The no-screen experiment

What happens if you make an app without the screen?

As I finish up my Computer Science degree at Reykjavik University, I’m making a musical iPad app. Since it’s my first proper iOS app and thoughts are flying all over the place, I’m in sore need of a vantage point. So why not write about it?

iPads are magical friggin’ creatures. Just look at them. They’re sitting there in your hands, flat and silent. And then, once you click a button, their LCD mouths open up to spew visual koans for you to interact with. It’s marvellous.

But iPads don’t just have LCD mouths. Crucially, they also have eyes and ears. They have a physical shape. They have a sense of balance. They know if their screen is being touched in a million different ways. They can even tell if it’s bright or dark outside of its immaculately sculpted metal enclosure.

Wouldn’t it be interesting to use some of these other senses? Like, really use them? Sometimes you have to turn down the volume of one thing to let the other things reveal themselves. So how about diminishing the role of the screen to let the other elements shine?

This is what I’m aiming to do — I’m going to turn this creature on its head and try and keep its LCD mouth shut as much as I can. Instead, I’m going to use gestures and audio to allow the iPad and the user to communicate.

But why ignore the screen? iPads are nothing but a big, gorgeous screen! Well, here’s a motivating example: If you’re watching a show and see your musician burying his head into a screen, you’re going to feel a bit left out of the party. As a laptop-toting musician myself, I try very hard to keep all screens out of sight — my own sight included. I’ve found it on my own skin that it enhances rapport between the performers and the audience, not to mention between musicians on stage.

And as to iPads being nothing but screen? Well, on top of that screen is a gestural interface spanning almost the entire device. So if you squint your eyes hard enough, you might just as well realize that iPads are nothing but huge gestural interfaces with a screen underneath.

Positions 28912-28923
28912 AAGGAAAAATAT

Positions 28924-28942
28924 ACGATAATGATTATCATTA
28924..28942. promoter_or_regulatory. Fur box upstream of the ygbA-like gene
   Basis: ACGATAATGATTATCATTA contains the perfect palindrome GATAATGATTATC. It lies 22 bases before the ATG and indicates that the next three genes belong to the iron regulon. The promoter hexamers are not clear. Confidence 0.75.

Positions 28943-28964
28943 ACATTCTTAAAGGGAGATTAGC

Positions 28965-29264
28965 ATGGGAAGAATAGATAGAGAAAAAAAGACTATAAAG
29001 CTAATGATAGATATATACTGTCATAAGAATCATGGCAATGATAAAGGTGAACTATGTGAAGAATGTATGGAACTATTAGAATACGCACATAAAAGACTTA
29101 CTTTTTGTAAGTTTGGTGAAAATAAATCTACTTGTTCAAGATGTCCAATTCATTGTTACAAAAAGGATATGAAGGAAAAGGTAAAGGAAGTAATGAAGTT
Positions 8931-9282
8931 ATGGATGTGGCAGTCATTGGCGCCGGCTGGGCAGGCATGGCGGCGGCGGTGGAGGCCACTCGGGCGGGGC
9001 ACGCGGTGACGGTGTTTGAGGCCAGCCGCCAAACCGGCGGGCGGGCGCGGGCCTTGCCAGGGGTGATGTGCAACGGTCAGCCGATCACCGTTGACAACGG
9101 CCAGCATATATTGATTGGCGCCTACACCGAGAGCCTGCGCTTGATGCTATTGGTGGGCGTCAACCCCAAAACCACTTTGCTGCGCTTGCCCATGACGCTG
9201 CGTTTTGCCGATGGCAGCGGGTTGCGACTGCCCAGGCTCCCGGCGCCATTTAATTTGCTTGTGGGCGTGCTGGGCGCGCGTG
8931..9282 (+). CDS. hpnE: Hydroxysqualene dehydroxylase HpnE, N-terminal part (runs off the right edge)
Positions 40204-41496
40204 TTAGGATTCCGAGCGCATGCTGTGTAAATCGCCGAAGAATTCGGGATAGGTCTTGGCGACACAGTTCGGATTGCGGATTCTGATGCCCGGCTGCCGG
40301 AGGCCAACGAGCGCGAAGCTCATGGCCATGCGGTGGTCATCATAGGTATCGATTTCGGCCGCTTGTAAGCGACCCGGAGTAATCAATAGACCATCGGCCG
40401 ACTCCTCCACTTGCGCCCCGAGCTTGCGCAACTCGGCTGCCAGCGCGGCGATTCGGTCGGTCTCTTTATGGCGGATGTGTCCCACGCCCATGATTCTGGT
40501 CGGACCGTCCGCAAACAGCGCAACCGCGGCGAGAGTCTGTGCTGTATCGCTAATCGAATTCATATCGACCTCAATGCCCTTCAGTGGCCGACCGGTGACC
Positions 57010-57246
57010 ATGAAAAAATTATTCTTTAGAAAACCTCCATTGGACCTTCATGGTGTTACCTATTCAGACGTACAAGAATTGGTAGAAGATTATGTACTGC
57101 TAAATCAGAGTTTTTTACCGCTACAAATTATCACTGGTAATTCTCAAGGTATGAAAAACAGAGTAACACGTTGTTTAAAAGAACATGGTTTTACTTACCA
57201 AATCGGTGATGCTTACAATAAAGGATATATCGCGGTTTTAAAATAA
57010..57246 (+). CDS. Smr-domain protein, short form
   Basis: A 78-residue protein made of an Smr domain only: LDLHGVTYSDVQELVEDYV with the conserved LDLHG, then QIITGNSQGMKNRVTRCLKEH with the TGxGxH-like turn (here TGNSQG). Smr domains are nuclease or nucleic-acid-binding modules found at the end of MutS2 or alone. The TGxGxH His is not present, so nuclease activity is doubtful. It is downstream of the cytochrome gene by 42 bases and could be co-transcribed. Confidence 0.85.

There are a million ideas that come to light by adopting this viewpoint, but here’s the path I’m taking: A looping app that can loop-e-de-loop by using your fingers and not watch that glowing screen! It’s designed to make your iPad into just another little instrument you plug into your setup. No laptop needed to have fun.

The feature list is small, but should be enough to keep the user engrossed. It has two looping slots with the usual rec/play/overdub features, reverse mode and an octave shift mode. It will not have tempo sync. You will control all of these features with just your fingers. No looking at the screen will be necessary — you’ll know what you did by listening to the result of your actions.

Of course, there will be a nominal visual UI (otherwise the app would be too obtuse and Apple probably wouldn’t even let it into the App Store), but I’m going to try and let this guiding principle steer me.


The app already has some basic scaffolding, I’ve done some prototype user testing and I’m really excited to see where it goes. I’m doing it as a final project for my B.Sc degree in Computer Science at Reykjavík University, under the firm hand of Marta Kristín Lárusdóttir at the CRESS Research Centre. What we are looking at is the user testing aspect of creating an app like this.

This project is turning out to be incredibly fun — way too much fun. There are tons of things to think and write about, so hopefully I can post another one of these missives soon. Until then, I’ll be in my shed.

photo credit: Raúl Hernández González and Matthew McVickar

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